Sun 23 Aug | Herald and News

Warrior Spirit: Pulling out of poverty no easy task

Tricia Rose, professor of Africana studies, spoke to more than 100 Oregon educators during a summit intended to address poverty and inequalities. “Inequalities are not numbers. Inequalities are people,” said Rose. “Education in an unequal world is not for the faint of heart … We’re going to have to buck up. We’re going to have to really keep our heart and our grit in a warrior spirit.”
Sun 23 Aug | The New York Times

Rhode Island Church Taking Unusual Step to Illuminate Its Slavery Role

An article on the creation in Providence of a racial reconciliation center and a museum focused on the North's involvement in slavery mentions Brown's Slavery and Justice report and involvement of Brown's Center for the Study of Slavery and Justice in the creation of the new center.
Sat 22 Aug | The Providence Journal

Methane release from gas extraction seen as climate threat

Timmons Roberts, professor of environmental studies, is among experts that criticized statistics released by Invenergy, a company that has proposed to build a 900-megawatt natural gas-fueled power plant in Burrillville that would eventually reduce carbon emissions in New England. The company's claim is inaccurate because it does not take into account the leakage of greenhouse gases during the extraction of natural gas from shale fields and the delivery of it to Rhode Island, opponents say.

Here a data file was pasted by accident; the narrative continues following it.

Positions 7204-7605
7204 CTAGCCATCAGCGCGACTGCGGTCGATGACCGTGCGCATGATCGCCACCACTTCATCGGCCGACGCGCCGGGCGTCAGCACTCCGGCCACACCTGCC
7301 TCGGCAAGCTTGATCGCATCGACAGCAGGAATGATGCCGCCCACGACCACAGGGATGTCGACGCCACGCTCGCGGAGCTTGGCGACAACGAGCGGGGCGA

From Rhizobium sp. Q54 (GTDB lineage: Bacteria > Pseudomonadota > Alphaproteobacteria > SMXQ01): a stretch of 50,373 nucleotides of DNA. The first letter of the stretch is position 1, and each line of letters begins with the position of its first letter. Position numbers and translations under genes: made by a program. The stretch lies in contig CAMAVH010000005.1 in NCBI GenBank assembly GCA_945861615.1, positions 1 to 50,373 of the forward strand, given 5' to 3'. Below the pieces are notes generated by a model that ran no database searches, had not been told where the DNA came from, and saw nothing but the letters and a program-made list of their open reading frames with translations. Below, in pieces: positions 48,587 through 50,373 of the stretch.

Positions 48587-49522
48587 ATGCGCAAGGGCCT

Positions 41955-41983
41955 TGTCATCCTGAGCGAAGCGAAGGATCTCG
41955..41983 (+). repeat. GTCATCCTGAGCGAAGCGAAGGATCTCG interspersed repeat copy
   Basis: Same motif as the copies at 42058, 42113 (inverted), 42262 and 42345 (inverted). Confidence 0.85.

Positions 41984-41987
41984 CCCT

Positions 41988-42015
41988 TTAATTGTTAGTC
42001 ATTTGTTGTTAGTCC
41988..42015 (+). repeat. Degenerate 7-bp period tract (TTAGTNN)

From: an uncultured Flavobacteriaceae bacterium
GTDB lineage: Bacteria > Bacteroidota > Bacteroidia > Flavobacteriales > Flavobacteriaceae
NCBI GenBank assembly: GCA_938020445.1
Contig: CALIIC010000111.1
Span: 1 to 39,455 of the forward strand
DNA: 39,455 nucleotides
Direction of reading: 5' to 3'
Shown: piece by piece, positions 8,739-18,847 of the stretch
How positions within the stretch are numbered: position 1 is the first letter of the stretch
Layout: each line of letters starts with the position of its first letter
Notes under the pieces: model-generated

Sat 22 Aug | The Providence Journal

One family's nightmare: R.I. children's mental-health system is broken

Gregory K. Fritz, professor of psychiatry and human behavior, commented on an article about the children's mental health system in Rhode Island. "Children's mental health is a low priority," Fritz said. "There isn't a big reservoir of untreated kids with cancer. But there is a huge reservoir of kids with untreated mental illnesses."
Fri 21 Aug | The Providence Journal

Study to examine state housing needs, preferences

The Rhode Island Housing Board of Commissioners on Thursday unanimously approved the hiring of HousingWorks RI to conduct a comprehensive study of the state’s present and future housing needs. The study will be conducted in partnership with the Metropolian Area Planning Council, a regional planning agency based in Boston, and two Brown University professors, Drs. William Zywiak and Irene Glasser.
Wed 19 Aug | The Providence Journal

RI's newly created drug-addiction and overdose task force holds first meeting

Governor Raimondo's newly created Overdose Prevention and Intervention Task Force met for the first time Wednesday. "This is not a popular political topic," said Josiah Rich, a Brown University Medical School professor. "Our goal here is not to make everybody in this room happy. Our goal is to cut down on overdose deaths."
Wed 19 Aug | CityLab

Why Won't You Be My Neighbor?

In an article on a new report that found that most Americans have never spent time with their neighbors, Marc Dunkelman, public policy fellow at Brown, discusses the reasons why people used to have more interactions with the people that lived around them.